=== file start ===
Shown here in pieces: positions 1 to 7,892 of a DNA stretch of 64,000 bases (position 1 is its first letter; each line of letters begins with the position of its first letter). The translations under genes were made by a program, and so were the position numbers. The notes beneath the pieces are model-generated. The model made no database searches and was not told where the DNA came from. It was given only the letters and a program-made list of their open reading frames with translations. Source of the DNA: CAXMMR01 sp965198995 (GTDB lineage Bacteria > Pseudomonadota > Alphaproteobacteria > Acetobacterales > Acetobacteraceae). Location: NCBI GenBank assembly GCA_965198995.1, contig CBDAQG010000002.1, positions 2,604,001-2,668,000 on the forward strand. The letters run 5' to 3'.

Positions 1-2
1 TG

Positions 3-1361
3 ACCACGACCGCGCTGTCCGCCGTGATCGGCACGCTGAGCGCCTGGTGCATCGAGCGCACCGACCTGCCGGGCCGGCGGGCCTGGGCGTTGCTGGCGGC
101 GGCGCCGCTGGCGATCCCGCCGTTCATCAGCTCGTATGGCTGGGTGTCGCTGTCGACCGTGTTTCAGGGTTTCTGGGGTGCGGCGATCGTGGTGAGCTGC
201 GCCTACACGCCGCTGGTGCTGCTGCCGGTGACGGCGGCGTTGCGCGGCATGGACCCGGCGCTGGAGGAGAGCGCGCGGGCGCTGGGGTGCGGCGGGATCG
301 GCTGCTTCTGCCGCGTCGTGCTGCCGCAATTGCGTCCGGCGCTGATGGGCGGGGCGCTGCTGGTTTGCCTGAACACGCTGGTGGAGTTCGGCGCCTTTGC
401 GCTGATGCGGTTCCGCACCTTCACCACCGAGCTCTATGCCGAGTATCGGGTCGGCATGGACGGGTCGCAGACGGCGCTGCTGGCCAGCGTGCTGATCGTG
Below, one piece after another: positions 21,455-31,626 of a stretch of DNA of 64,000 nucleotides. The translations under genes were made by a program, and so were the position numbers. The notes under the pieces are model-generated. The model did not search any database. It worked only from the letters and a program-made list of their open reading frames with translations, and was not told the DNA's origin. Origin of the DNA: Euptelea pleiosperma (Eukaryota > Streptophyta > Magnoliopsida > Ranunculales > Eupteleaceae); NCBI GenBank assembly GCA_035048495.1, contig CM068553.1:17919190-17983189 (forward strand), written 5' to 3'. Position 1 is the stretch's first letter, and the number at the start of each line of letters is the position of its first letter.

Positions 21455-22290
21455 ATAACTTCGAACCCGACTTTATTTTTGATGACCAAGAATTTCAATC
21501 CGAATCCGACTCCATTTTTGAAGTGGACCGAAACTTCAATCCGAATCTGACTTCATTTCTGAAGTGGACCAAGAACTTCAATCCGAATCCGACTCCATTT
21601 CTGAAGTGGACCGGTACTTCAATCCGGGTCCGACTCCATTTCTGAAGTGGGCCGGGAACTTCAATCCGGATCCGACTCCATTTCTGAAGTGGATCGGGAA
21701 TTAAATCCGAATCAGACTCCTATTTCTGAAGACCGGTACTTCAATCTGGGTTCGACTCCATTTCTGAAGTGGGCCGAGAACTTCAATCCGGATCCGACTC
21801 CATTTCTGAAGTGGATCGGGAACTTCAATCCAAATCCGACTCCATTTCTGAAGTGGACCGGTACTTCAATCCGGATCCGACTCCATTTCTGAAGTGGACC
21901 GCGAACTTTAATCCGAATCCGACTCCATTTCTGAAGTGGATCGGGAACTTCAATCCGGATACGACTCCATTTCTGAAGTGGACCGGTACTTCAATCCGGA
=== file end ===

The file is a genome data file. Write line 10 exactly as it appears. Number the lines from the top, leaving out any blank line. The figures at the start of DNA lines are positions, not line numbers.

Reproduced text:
Below, one piece after another: positions 21,455-31,626 of a stretch of DNA of 64,000 nucleotides. The translations under genes were made by a program, and so were the position numbers. The notes under the pieces are model-generated. The model did not search any database. It worked only from the letters and a program-made list of their open reading frames with translations, and was not told the DNA's origin. Origin of the DNA: Euptelea pleiosperma (Eukaryota > Streptophyta > Magnoliopsida > Ranunculales > Eupteleaceae); NCBI GenBank assembly GCA_035048495.1, contig CM068553.1:17919190-17983189 (forward strand), written 5' to 3'. Position 1 is the stretch's first letter, and the number at the start of each line of letters is the position of its first letter.